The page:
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/ 23 April 2014

Whatever the weather: how to give a warm welcome whilst saving energy and carbon

Life in churches in the Diocese of London is thriving, with a host of activities and initiatives, especially around the Diocese’s Capital Vision 2020 programme.

Activity means energy – people’s energy, and the energy to open our buildings, heat and light them, and offer a warm welcome to visitors.

How then can we still save energy and carbon, and contribute to caring for the environment which is God’s creation?

Our 2012 results for energy consumption around the diocese point to this difficulty; but they also hint at some answers.

Some of the news is good.

First, we can celebrate some very good news about 36 Causton Street – see London Diocesan House slashes carbon footprint.

We’ve been saving more energy in the building, and we purchase renewable electricity from Good Energy. We’ve also squeezed into a smaller space and let off the rest. Plus a contribution to the Woodland Trust for about 40 new trees, this has cut our net carbon footprint from fuel and power for this office to below zero! We’ll keep this up year on year. 

But there is also a challenge ahead. We use parish annual returns to track our energy and carbon in parishes from year to year. Staff and volunteers in churches returning their figures from year to year are performing a loyal – and very useful – service.

The last year we’ve analysed was 2012. It happens this was our first target year – we aimed to save 20.12 per cent since 2005. 

Our 2011 figures were very encouraging, showing 21.7 per cent energy savings and 14.9 per cent carbon savings. This made us quote hopeful – the Bishop of London was even congratulated in the House of Lords for this achievement by our parishes and churches.

However the results for 2012 have not turned out as we had wished. In fact our energy and carbon spiked in 2012. After all the adjustments, energy was still down by 10.4 per cent since 2005, but carbon emissions by just 2.4 per cent – well short of our target.

This does look like a setback, but we can see a number of good reasons:

  • Everyone knows the whole world is turned off the subject of energy and climate change. This is a dangerous trend, but it’s a fact. As we keep getting stranger and more scary weather, opinion will shift again in the right direction. Meanwhile as a church we must keep steady and not let up in our efforts.
  • The weather in 2012 was mostly very wet. Rain has a cooling effect too. It would be understandable if churches had their heating on more.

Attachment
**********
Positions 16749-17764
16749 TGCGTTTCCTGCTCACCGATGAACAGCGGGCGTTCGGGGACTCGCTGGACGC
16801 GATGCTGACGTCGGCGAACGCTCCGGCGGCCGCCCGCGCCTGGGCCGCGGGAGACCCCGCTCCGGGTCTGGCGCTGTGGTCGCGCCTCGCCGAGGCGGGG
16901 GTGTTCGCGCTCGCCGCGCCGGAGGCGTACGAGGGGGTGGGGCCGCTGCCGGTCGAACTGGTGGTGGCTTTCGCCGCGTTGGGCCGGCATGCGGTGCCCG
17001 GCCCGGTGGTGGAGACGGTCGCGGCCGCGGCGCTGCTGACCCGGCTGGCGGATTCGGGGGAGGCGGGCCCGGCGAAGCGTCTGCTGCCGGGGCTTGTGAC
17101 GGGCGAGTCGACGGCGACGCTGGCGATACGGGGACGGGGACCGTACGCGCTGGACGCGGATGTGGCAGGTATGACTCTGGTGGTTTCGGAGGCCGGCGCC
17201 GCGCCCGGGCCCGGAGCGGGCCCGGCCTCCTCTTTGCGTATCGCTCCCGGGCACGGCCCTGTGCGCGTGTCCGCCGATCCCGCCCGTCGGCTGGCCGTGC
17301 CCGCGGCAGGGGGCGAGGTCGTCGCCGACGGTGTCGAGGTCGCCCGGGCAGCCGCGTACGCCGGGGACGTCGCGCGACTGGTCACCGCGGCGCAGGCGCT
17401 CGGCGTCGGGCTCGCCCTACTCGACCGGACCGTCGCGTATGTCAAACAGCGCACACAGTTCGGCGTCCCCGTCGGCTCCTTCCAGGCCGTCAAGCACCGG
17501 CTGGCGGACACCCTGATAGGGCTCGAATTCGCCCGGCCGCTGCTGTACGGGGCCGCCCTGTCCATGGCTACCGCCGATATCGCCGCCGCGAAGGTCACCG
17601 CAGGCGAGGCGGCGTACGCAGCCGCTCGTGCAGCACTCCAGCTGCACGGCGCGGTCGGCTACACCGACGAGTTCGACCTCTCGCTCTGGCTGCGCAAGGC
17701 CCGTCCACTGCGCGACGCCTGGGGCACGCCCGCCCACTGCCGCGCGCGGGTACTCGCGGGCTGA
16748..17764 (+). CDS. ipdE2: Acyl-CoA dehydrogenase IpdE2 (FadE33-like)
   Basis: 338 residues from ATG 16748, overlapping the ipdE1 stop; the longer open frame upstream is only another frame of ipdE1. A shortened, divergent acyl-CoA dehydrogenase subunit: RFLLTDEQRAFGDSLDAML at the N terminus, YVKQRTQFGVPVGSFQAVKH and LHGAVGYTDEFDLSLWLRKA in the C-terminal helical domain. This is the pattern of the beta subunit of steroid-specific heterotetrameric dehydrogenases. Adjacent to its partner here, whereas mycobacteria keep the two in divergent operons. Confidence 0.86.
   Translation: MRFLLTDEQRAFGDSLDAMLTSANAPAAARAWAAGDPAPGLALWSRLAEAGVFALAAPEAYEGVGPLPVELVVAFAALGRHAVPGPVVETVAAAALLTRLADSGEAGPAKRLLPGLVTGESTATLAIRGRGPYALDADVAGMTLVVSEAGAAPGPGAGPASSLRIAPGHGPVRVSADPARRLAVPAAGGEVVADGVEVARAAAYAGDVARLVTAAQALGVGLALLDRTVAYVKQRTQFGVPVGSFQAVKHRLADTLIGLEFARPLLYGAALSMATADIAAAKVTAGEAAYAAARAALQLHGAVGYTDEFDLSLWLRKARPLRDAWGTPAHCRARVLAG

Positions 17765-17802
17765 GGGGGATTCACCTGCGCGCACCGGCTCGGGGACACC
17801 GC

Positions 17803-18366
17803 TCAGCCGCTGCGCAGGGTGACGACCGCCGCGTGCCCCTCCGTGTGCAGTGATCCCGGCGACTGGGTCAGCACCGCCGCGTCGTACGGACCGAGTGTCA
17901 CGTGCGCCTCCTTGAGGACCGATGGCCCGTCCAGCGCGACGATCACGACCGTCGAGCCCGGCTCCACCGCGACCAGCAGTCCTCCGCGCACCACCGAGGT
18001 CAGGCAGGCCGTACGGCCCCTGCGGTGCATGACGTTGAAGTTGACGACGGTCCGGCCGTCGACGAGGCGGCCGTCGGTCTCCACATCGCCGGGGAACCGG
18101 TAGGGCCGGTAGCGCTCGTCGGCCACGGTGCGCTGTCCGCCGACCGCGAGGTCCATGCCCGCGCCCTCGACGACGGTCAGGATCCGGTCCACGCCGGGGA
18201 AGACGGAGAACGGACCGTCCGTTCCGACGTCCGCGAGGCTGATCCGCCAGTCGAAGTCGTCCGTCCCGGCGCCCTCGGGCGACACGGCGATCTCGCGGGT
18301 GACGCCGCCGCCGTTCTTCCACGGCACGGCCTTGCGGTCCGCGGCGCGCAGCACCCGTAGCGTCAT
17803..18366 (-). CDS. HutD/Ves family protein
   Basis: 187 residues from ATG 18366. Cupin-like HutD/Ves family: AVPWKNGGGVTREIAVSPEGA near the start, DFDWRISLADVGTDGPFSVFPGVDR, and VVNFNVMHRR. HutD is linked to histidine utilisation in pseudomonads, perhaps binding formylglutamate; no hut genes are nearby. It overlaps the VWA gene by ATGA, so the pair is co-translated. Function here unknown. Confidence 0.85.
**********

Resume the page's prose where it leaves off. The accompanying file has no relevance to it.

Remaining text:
• 2012 was not the first year with a sharp uptick in energy and carbon. The same happened in 2009, yet we learnt from that and recovered quickly. 
  • Much more positive, 2012 saw a lot of Olympics related activity. Churches held special events. This was an exciting time with a huge expansion in our mission which is being sustained and built on through Capital Vision. We think it reasonable that churches may well have turned the heating on to make the church more welcoming for events taking place there, while it was bucketing down outside.
  • Of course as we expand our mission with CV projects, churches are bound to need more heating and lighting. All the more reason for good management and efficiency. We need to act quickly whenever the weather warms up. Like now. Can we make sure the heating is off for this warm Spring?  Maybe we can keep it off now till winter? Well we’ll see, there may be more sudden switches in the weather. We save money as well as energy and carbon, if we’re nimble in changing the settings on the boiler and thermostats whenever needed.

We think we’ve got a great chance to get back on track in 2014. Let’s set ourselves a new target of 21 per cent savings. That’s half way to our target of 42 per cent by 2020 – a stretch, but let’s see what we can do!

Now here is another positive note. We have in our possession the ideal tools to manage our premises, their energy and carbon, as well as more and more creatively for mission. 

The first, as we have mentioned, is parish annual returns. Now’s the time for churches to enter their energy figures along with all the other information into annual returns. Look for Shrinking the Footprint in Parish Annual Returns. We hope as many churches as possible can enter energy figures this year. We know some churches have struggled with the new system. Do call your area advisors for help, or Brian Cuthbertson on 020 7932 1229; brian.cuthbertson@nulllondon.anglican.org.

The second tool in our box is called Energy-saving Benchmarking. See our web page. It’s absolutely free to use. The system has just been improved, to rates churches for water and waste, as well as energy and carbon. 

The great thing is, Energy-saving Benchmarking takes account of the size of a church, its attendance and whole range of activities forming part of the church’s uses and its mission. It copes with all the different things that go on in a church – worship of course, community uses, a cafe, a clergy flat, nursery school etc. Then it compares energy performance with these activities and comes up with a combined measure of one against the other. One size doesn’t fit all! So we can see how well energy and carbon – as well as money – are being used.

If we’re to understand the balance of activity compared to energy across the Diocese, and to manage this better, every church should do Benchmarking. Nearly one in four of our churches have taken part already. Have you?  Again, contact Brian Cuthbertson on 020 7932 1229; brian.cuthbertson@nulllondon.anglican.org, and get a new kick start for your church on this important journey.

About Brian Cuthbertson

Brian is the Head of Environment and Sustainability at the Diocese of London.

Read more from Brian Cuthbertson

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